(above) Chile's President Sebastian Pinera, right, shakes hands with Mexico's President Felipe Calderon, left, as Colombia's President Juan Manuel Santos, center, looks on at the government palace in Lima, Peru, Thursday, April 28, 2011. Presidents of Chile, Mexico, and Colombia will meet with Peru's President Alan Garcia to discuss and possibly sign an agreement to establish commercial links with Asian countries of the Pacific region. (AP Photo/Martin Mejia)
Chile, Colombia, Mexico, Peru in economic alliance
LIMA, Peru (AP) -- The presidents of Mexico, Colombia, Chile and Peru signed an agreement Thursday expressing their commitment to pursue integration of their economies and a strengthening of trade links with the Asia-Pacific region.
The four leaders said the envisioned trade alliance - which Panama and Ecuador could possibly also join - would be the biggest trade zone in Latin America, surpassing the Mercosur common market of Brazil, Argentina, Uruguay and Paraguay.
"Our four nations, and Panama in the near future, represent 200 million people. Our countries account for 55 percent of Latin American exports," said Peruvian President Alan Garcia. "This is not a romantic integration, a poetic integration. It is a realistic integration with the world and to the world."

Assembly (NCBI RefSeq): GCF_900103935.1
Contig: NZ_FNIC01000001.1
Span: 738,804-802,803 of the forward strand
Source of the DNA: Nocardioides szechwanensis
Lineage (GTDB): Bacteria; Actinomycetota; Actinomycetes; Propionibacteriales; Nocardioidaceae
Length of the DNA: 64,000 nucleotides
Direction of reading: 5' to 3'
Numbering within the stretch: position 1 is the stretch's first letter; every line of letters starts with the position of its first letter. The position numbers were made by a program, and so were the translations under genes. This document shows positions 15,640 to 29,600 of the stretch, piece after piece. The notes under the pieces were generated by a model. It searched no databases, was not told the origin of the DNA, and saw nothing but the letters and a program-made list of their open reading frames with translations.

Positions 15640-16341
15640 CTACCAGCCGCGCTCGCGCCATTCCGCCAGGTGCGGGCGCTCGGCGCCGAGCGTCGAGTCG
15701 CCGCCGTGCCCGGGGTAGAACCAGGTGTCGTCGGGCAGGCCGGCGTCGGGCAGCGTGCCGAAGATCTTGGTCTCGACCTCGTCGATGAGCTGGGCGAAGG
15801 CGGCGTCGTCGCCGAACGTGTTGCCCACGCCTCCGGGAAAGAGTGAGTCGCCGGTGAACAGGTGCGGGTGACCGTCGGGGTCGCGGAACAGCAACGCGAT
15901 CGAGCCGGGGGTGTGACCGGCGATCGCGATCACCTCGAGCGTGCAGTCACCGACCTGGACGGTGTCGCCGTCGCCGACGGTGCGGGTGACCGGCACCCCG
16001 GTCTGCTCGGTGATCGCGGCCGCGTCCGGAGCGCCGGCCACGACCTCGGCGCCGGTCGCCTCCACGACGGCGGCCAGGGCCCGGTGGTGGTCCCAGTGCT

The agreement includes no concrete provisions, however, and has been described by officials of the four countries as merely "a roadmap."
Garcia said Chile, Colombia, Mexico and Peru are notable for their strong economic growth. In contrast to Mercosur in recent years, all four nations have been led by vigorous free-market defenders.
Mexican President Felipe Calderon said the four economies have a total combined value of $872 billion, compared to $543 billion for Mercosur. His foreign ministry said their combined exports also far exceed those of Mercosur, $443 billion against $282 billion.
But, Caldeorn added, the bloc will not be "just the sum of our exports and imports, it is a synergy of competitiveness."
Chilean President Sebastian Pinera said the Pacific Accord signed Thursday will not only liberalize trade in goods but trade in services and ease the movement of investment capital and financial integration.
Colombia's president, Juan Manuel Santos, said the new partnership was not a closed one. Its members will "welcome those countries that wish to join this process."
© 2011 The Associated Press.